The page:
Inspirational Excerpts from The Journal of President Spencer W. Kimball, Part 1: Leadership

Compiled by Dennis B. Horne Editorial note: the below excerpts from President Kimball’s journal were selected because I find them to be extra uplifting and edifying, or otherwise special in some way. I did not include a date with them because when I encountered and chose them I was interested in precious spiritual experience and insight, not scholarship. Some of these items can be found by using the index and links previously posted as “Precious highlights in President Spencer W. Kimball’s Journal.” Below is what I judge to be some of the cream of the cream in his diary. These tidbits make my soul sing and reinforce within me how grateful I am to be a member of the Restored Church of Jesus Christ. This apostle and prophet became celestial material indeed. I include a little introduction of a few words to each excerpt to give some context. This is the first of a multi-part series highlighting the journals of Spencer W. Kimball.

Latter-day Saints in Micronesia and Guam

At the last general conference, I was impressed by something briefly mentioned by Quentin L. Cook. He talked about a seventh-generation member from Tahiti, with her ancestors joining the Church in 1845 (2 years before the Latter-day Saints in the U.S. migrated to Utah/Deseret or Brigham Young organized the First Presidency).[1] It was a brief (but important) reminder that the history of the Church is larger than the United States and the United Kingdom, even in the earliest days of the Church. While Micronesia and Guam do not have as long of a history with the Church as Tahiti or Hawai’i, they still are home to notable populations of Latter-day Saints and a rich history. In a recent interview at the Latter-day Saint history blog From the Desk, R. Devan Jensen discussed the history of the Church in Micronesia and Guam (in connection with the book Battlefields to Temple Grounds: Latter-day Saints in Guam and Micronesia).

Was it the Angel Moroni?

Today marks the 200th anniversary of the day Joseph Smith said that he saw the golden plates, with last night being the anniversary of the evening that he recalled the Angel Moroni appearing to him. Yet, from time to time, there have been questions raised about whether Joseph Smith consistently said that it was Moroni who appeared to him. A couple of those questions have been addressed in posts from the Latter-day Saint history blog From the Desk about the Angel Moroni and the Salamander Letter. What follows here is a co-post, focusing on the question of who Joseph Smith claimed to have been visited by.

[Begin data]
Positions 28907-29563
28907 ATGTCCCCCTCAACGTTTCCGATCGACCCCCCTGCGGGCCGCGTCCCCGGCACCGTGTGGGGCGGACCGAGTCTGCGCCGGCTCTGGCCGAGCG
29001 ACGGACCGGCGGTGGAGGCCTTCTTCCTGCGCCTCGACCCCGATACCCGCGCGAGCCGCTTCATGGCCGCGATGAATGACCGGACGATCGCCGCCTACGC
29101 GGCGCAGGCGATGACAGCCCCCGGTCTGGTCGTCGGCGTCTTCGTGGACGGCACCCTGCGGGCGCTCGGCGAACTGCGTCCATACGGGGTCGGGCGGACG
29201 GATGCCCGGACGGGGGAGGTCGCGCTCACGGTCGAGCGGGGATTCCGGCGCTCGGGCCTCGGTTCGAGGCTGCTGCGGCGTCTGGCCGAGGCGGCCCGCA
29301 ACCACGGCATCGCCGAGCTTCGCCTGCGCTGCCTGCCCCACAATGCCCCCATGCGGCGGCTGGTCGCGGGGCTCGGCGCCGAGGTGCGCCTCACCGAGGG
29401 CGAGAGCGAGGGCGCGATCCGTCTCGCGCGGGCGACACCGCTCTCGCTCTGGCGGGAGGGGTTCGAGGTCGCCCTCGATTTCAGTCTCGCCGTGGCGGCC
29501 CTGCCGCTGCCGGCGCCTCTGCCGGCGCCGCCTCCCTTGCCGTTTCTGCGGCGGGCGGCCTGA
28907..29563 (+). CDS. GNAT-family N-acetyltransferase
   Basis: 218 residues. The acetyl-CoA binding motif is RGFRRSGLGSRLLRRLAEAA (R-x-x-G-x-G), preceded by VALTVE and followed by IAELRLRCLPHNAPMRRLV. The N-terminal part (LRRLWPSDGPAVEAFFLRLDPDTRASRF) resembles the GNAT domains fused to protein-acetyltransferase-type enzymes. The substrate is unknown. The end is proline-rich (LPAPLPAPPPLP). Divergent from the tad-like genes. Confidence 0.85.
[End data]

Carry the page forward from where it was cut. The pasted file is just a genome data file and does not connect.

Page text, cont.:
The ancient owner of the Book of Abraham papyri

Joseph Smith claimed that the Book of Abraham was a translation of some of the papyri he purchased along with some mummies in Kirtland. It is difficult to ascertain the full nature of those papyri since a lot of them burned. But we can learn some about the history of those papyri from the fragments which remain. In a recent interview at the Latter-day Saint history blog, Kerry Muhlestein discussed some of what we know about the ancient owner of the Book of Abraham papyri. What follows here is a co-post to the full interview.

Harold B. Lee: Life and Thought: A Review

Harold B. Lee: Life and Thought by Newell G. Bringhurst (Signature Books, 2021) is a highly affordable and readable biography of one of the most influential figures in the history of The Church of Jesus Christ of Latter-day Saints. Although his tenure as president of the Church was short, Harold B. Lee had already reshaped much of the Church’s administration in the forms of Correlation, the Welfare Program and the mentoring of general authorities even before becoming the prophet-president. Bringhurst explores the life of this remarkable man in this volume of Signature Books’s Mormon Lives (or brief biographies) series.

Discussion on Scripture with the Community of Christ